Snapshots: The carriage driver

HG_Carriage Driver

BTG has cracked the 500 likes/email subscriber level! Thank you for all the like love and to celebrate, I’m pulling out one of my special photos from that fabulous place in London; Highgate.

Click the photo to see an enlarged version and then take a closer look at the carvings on the base of the headstone. Notice the horn and whip? Don’t forget to check out the first two stone posts in the foreground of the photo, either. That’s right; horseshoes.

Yup. This is the grave of one of those fancy, high-class carriage drivers for the London social classes. Pretty neat, huh? Almost makes you want to pop in a BBC special like the Bleak House series starring Gillian Anderson. By the way, the guy who plays the evil lawyer in it, carries the aura over to the new Dracula movie that’s now showing.

P.S. If BTG can hit the 750 and/or 1,000 mark (either for likes or email subscribers), I’ve got two other photos that are even more interesting than this.

Way more. :)

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Damages: Vandalized crypt

Vandalized crypt_Barcelona

This is just one of the many vandalized crypts that can be seen in Barcelona’s Cemetiri del Sud Ouest.

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Snapshots: Meet me at the corner of Jessamine and Magnolia

NOLA cemetery 2

Wonder if the Google car’s been through here yet?

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Snapshots: World War I Tank Corps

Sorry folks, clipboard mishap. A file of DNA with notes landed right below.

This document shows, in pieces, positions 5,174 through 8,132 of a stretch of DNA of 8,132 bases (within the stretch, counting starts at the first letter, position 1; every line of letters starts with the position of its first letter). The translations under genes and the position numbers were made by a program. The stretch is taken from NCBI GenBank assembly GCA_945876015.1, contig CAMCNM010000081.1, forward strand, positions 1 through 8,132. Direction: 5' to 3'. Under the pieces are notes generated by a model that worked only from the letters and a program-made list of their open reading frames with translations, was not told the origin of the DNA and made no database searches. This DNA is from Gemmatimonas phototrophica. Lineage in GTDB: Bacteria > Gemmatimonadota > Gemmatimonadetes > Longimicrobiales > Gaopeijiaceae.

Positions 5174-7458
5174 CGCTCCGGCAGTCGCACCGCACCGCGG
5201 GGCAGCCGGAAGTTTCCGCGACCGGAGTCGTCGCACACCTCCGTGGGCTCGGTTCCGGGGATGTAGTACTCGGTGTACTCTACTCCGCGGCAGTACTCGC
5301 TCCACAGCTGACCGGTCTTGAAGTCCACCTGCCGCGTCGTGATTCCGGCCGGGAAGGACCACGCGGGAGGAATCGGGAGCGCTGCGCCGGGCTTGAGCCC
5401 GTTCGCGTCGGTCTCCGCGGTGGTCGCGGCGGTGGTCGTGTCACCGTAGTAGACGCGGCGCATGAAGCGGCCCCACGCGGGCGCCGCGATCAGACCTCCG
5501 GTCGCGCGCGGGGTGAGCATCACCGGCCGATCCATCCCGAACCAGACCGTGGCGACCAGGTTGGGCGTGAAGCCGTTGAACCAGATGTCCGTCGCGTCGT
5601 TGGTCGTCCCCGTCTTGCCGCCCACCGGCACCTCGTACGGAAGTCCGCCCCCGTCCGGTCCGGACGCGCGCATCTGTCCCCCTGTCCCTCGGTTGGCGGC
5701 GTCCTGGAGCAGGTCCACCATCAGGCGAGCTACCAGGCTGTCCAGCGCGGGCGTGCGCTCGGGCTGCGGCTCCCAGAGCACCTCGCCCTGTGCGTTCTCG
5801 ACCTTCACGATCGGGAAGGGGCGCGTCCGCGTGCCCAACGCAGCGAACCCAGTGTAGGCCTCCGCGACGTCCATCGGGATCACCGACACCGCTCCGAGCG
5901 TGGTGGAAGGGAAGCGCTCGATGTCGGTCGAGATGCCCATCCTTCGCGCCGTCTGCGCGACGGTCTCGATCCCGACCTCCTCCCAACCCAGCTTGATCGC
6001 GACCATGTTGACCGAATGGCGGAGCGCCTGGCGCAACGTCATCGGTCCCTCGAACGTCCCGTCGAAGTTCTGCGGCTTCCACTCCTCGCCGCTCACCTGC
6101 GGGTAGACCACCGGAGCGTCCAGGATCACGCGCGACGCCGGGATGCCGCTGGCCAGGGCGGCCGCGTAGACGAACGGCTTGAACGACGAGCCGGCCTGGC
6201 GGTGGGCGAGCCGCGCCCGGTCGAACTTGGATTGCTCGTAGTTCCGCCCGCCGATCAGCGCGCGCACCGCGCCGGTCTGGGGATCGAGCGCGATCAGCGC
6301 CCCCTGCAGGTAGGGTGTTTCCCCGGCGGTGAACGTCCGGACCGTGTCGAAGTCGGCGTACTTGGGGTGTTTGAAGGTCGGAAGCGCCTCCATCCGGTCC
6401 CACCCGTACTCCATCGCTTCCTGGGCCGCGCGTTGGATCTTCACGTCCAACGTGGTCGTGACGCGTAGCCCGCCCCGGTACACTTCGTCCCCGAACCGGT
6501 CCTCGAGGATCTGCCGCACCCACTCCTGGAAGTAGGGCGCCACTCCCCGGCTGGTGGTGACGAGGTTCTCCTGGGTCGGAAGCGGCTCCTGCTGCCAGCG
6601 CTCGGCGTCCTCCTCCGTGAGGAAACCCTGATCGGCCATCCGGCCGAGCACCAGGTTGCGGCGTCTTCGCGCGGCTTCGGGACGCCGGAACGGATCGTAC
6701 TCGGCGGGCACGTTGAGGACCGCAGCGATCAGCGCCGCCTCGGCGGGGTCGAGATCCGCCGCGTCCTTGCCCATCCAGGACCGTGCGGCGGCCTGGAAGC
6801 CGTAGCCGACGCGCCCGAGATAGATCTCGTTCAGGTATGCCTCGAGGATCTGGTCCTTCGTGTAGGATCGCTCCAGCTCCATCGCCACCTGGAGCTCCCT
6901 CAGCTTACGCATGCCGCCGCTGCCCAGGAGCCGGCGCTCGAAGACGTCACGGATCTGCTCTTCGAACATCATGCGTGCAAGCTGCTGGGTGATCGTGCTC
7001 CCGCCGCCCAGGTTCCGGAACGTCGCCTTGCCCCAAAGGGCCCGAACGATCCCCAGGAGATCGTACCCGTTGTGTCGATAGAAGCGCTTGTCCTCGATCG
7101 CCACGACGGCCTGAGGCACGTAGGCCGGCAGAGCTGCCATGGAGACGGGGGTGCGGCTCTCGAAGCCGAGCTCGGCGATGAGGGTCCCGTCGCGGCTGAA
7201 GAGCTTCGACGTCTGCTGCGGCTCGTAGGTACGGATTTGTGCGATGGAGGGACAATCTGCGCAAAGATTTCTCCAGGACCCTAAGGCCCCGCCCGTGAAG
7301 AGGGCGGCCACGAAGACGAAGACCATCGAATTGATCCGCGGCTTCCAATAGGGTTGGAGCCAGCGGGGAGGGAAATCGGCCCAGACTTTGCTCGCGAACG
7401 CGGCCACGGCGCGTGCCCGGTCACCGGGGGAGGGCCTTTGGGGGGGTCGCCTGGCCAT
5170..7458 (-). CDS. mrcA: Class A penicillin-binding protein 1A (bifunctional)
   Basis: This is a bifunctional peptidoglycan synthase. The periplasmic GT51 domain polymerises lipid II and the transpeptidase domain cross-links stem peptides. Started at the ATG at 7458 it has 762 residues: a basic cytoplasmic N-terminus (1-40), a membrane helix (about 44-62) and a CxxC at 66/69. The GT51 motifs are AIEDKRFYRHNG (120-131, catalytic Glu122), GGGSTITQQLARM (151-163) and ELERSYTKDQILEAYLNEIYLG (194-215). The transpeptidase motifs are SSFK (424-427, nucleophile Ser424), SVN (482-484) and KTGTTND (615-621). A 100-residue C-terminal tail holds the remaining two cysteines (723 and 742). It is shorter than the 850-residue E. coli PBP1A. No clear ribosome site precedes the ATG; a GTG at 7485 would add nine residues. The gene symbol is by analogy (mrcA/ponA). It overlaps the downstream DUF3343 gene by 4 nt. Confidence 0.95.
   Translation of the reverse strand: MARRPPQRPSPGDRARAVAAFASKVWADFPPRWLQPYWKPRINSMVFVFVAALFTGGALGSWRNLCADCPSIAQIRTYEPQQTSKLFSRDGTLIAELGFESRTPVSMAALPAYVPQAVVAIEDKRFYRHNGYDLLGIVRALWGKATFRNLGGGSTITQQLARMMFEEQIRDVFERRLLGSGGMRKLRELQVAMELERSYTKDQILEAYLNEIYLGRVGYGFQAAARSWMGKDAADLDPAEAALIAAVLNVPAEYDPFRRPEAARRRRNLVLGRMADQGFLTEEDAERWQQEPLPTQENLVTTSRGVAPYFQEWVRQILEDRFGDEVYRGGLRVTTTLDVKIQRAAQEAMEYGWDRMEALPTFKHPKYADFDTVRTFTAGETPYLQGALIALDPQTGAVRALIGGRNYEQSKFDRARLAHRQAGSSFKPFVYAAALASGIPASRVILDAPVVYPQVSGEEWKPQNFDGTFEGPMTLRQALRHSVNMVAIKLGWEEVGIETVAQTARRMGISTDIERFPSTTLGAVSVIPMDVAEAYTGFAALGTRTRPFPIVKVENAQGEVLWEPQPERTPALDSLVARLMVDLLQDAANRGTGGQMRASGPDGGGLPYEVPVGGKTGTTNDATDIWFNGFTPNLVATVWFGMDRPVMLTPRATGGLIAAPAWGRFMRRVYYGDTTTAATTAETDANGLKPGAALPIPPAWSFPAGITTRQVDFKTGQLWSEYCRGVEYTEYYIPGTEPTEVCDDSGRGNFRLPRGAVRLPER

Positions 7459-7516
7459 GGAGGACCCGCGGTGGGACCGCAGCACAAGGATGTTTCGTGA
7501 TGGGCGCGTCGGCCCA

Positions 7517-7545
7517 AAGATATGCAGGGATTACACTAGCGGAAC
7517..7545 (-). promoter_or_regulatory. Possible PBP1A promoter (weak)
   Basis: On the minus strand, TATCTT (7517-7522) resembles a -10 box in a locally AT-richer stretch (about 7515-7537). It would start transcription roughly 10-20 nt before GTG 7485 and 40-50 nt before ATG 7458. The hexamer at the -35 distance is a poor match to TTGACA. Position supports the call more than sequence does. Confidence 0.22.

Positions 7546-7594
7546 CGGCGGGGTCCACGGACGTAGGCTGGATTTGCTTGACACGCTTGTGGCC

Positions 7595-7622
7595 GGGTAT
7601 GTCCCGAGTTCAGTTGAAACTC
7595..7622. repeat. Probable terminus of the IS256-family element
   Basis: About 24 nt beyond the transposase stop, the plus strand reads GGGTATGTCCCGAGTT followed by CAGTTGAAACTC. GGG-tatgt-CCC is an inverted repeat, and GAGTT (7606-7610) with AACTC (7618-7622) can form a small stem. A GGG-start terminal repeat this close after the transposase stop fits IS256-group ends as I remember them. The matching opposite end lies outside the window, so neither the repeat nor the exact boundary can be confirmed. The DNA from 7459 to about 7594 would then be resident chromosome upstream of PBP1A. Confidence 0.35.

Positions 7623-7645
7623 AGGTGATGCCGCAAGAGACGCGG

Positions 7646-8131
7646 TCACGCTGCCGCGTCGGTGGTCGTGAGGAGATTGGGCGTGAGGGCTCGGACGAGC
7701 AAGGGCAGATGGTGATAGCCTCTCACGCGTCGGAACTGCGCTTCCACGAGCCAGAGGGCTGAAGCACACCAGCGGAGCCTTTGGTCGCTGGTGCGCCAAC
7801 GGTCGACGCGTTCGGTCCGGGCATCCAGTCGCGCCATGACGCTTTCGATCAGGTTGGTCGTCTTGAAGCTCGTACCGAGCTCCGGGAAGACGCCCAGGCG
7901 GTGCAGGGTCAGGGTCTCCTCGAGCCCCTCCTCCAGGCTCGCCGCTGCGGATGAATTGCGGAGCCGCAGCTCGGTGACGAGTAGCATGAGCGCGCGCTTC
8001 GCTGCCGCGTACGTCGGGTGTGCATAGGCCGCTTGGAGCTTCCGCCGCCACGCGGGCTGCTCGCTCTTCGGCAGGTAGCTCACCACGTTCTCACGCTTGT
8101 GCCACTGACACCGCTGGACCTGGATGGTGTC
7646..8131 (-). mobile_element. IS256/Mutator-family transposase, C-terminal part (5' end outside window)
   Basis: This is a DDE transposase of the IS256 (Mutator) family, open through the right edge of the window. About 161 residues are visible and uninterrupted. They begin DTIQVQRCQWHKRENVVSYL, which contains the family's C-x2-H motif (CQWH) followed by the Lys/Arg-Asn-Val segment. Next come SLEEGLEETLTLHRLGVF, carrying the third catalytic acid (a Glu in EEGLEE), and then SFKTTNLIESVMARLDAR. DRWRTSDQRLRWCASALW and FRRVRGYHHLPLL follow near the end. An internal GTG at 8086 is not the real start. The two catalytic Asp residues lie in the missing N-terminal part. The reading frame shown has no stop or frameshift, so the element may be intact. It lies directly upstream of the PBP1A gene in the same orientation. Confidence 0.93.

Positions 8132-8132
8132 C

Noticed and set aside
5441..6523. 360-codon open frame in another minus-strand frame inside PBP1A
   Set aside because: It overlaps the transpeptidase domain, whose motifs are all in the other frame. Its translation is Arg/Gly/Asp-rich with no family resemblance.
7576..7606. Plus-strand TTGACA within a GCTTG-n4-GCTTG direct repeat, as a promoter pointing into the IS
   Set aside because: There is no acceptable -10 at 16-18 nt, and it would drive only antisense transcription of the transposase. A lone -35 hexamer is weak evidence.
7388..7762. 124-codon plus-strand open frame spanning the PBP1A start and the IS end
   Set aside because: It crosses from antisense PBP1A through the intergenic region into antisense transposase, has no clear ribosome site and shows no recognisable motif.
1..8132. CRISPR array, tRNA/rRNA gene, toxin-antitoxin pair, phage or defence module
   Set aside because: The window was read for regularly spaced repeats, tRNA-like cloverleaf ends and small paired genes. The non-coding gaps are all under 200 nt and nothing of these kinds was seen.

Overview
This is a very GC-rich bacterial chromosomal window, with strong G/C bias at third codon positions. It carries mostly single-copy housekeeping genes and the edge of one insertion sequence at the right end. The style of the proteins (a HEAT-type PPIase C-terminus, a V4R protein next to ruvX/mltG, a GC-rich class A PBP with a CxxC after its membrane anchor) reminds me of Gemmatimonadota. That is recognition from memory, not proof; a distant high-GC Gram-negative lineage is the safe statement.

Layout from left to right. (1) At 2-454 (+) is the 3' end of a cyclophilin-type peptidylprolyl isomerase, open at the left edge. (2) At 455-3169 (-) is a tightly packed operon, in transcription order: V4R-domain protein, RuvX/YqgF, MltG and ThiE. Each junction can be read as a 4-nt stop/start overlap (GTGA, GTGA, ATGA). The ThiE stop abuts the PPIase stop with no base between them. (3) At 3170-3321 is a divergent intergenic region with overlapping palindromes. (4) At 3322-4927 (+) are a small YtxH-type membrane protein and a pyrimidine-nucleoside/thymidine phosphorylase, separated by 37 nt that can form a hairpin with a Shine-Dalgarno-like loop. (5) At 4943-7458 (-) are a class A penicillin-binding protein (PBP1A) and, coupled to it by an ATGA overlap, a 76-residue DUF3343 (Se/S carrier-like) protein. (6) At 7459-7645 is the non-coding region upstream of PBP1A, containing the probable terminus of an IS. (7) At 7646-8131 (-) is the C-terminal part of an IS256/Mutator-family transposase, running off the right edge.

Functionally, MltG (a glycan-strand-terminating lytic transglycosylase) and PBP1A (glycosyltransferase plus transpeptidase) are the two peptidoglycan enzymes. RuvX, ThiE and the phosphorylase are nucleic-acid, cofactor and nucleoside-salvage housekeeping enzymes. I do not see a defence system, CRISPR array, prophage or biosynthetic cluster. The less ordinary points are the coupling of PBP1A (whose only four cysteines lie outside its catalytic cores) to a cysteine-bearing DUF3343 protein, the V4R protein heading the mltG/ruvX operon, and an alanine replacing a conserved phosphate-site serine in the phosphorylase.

George E. Stober

George E. Stober: Sgt 319th Company Tank Corps

This seemed like a timely post considering the new tank movie, Fury, is opening this week.

The WWI trench warfare stalemates probably did more to develop the idea of tanks from drawing board to reality than anything else. In a nutshell, the tank was intended to bring the firepower of artillery and machine guns across the morass of No Man’s Land while providing more protection than a purely infantry unit could carry

However, the drawbacks could be significant. Traveling only at about walking pace and vulnerable to direct artillery hits, the interior of the tank was also heavily contaminated with carbon monoxide and other fumes from the weapons. Additionally, internal temperatures could reach 122 degrees Fahrenheit.

It wasn’t until 1917 when General Pershing finally requested that 600 heavy and 1,200 light tanks be produced in the United States. A total of eight heavy battalions (the 301st to 308th) and 21 light battalions (the 326th to 346th) were raised, but only four (the 301st, 331st, 344th and 345th) saw combat.

Check out the World War I tank footage video below.   4culture_black

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Restoration Idea: Goats in the graveyard

Before goats

Photo courtesy of Goat Browsers

A couple of weeks ago, BTG showcased a fun article about a community that decided to use goats for clearing a vegetation-submerged cemetery.